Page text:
If you look were to study my hairline now, you’d never guess that during my teenage years all the way through to about the age of 25, my hairline almost touched my super-thick eyebrows. I noticed in my twenties, whenever I cut my hair, certain patches of hair would grow back thinner each time until those patches finally faded into oblivion. As if the realization that someday I might be able to pass myself off as a black Lex Luthor weren’t bad enough, my friend whose hairline damn near touches his eyebrows, made sure to remind me every chance he could that my hairline was running away from my nostrils.
Of course, being a sophomore in college just coming into my manhood, my receding hairline and the mocked-up bleak future I would run through in my head, frequently caused me some distress. Every time my head itched, I could literally feel my fingernails ravaging my poor, defenseless scalp.
Being a young man, I assumed that bald men were old and crusty and of course didn’t want to become “that.” I remember frantically spending late nights searching for ways to “cure” my “condition.” I learned the biological and genetic reasons why the hairlines of certain men began to recede (excess testosterone gets converted to a different form of testosterone that “clogs” the hair follicles.) I bought supplements. I did yoga, specifically the headstand pose with the intention to force more blood and hopefully nutrients into my decrepit scalp. I began a strict regimen of meditation (sitting by the Genesee River cross-legged, every weekend.) Although my already super-thick hair became even thicker and more luxurious as the result of my prevention strategies, my hairline continued to march towards the back of my neck.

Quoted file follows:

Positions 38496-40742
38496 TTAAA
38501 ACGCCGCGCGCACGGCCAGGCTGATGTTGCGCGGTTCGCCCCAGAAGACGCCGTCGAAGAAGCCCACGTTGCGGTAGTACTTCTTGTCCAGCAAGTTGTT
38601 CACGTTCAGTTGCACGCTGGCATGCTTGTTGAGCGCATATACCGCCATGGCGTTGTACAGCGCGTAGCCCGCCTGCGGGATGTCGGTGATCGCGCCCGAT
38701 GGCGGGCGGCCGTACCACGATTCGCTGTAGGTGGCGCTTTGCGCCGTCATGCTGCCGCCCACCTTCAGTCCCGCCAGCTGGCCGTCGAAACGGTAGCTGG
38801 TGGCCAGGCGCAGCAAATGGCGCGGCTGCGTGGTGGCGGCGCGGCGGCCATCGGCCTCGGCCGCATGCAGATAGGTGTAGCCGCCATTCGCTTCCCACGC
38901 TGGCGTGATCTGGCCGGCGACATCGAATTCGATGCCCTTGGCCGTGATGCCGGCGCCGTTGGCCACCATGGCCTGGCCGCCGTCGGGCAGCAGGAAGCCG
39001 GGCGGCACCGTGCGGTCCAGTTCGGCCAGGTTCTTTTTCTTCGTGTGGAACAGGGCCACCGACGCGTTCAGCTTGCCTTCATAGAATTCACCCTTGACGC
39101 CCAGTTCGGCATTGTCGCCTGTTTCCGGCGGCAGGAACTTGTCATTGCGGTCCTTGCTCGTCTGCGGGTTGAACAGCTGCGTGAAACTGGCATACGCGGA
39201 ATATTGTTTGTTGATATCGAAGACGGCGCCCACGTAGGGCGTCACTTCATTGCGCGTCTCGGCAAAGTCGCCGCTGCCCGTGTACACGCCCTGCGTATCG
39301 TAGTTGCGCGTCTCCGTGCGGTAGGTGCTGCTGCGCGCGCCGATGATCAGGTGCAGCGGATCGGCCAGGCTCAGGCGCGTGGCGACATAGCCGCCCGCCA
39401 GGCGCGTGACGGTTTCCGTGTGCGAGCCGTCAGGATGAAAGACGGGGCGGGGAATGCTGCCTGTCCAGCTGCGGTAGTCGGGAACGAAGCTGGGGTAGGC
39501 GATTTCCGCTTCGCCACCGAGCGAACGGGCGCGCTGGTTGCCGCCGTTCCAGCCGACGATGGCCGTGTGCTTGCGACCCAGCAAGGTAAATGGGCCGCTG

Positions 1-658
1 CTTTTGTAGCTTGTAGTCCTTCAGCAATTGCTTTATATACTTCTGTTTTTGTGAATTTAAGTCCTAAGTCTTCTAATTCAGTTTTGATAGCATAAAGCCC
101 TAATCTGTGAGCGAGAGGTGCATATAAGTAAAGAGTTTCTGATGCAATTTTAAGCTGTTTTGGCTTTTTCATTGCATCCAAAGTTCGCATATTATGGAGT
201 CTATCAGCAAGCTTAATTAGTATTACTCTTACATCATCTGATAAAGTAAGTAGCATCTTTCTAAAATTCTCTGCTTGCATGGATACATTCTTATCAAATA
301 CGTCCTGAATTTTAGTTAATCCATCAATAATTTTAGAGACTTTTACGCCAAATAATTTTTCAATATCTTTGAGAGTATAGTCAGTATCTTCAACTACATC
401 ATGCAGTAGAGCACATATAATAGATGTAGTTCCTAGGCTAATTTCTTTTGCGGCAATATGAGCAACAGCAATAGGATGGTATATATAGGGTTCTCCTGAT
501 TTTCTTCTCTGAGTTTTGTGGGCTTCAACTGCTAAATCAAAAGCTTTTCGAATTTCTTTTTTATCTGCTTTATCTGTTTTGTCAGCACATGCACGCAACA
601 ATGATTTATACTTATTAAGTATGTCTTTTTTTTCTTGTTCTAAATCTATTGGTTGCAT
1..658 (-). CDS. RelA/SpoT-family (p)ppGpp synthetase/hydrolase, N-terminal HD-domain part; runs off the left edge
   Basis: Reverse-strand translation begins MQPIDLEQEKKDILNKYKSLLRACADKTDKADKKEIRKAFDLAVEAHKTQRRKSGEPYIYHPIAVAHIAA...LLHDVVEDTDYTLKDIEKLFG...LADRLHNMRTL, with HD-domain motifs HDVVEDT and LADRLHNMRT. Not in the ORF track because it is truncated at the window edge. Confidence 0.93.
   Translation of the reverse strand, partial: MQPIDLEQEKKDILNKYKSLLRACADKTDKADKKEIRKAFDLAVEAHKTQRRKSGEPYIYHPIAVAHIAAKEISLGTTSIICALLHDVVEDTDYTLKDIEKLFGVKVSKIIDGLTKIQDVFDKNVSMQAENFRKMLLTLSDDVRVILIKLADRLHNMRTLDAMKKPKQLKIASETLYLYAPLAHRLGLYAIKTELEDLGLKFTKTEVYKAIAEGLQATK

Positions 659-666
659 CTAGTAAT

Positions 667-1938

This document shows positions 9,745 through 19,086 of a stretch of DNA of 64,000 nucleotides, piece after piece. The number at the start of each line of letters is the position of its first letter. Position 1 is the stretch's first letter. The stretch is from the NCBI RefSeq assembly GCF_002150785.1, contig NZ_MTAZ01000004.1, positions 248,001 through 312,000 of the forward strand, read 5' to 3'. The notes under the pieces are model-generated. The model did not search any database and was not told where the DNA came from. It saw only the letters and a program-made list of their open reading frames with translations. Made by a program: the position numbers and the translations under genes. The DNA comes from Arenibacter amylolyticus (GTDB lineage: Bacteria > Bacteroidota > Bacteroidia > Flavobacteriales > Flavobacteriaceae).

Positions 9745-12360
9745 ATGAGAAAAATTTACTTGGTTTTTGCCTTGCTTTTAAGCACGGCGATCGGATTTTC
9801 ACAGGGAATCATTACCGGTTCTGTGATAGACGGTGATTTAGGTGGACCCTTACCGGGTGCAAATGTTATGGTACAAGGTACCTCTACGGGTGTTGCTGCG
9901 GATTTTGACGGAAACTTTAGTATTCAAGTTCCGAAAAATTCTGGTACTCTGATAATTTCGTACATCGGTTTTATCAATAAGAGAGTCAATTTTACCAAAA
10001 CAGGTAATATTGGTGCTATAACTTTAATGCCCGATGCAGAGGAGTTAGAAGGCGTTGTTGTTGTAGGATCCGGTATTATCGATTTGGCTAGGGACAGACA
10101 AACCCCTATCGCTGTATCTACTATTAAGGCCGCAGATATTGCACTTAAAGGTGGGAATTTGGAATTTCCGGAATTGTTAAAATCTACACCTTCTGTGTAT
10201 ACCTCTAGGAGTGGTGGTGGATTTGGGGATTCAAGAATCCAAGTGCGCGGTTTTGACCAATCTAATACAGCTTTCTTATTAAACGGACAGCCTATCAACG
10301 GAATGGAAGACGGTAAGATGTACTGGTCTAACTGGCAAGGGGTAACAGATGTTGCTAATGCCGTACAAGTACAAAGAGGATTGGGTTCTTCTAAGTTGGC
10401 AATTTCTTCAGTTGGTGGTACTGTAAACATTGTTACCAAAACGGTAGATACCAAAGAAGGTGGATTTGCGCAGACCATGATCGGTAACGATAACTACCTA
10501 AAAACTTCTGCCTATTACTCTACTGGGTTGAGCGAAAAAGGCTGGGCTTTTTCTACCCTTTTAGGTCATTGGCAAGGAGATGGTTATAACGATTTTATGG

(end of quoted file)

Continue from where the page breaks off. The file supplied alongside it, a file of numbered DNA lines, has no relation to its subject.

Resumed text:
Jump forward to today. While I’m not completely bald, my hairline has receded quite a bit. However, at the tender age of 36, I find that I’m stronger and happier than I’ve ever been; that blows the “baldness = weakness” theory out of my belief system.
Thankfully. I feel extremely masculine and the funny thing about it is that if I make a comment about my hairline being more jagged and treacherous than it was in high school to someone, nine times out of 10 they state that they wouldn’t have even known that I was balding if I hadn’t said something. I look in the mirror every morning and I appreciate the hair that I have left. I appreciate that my body has the ability to still create healthy hair to keep my head warm. In a funny sort of way, watching my hairline change directions has taught me to accept the inevitable in all areas of my life—it’s taught me to be at peace and it has reminded me that one of the only constants is change.
I consider myself lucky, however. I remember a girlfriend of mine in college remarking that I have a perfectly shaped head. In addition, I have massively thick eyebrows (my nephew calls me Blacula.) Between my bushy eyebrows and my perfectly shaped head, I take comfort in the possibility that I may possibly be mistaken for Shemar Moore. When I finally do go completely bald, at least I’ll have a slew of Halloween personas to adopt, like a black Telly Sevalas or Terry Crews. Oh, the possibilities.
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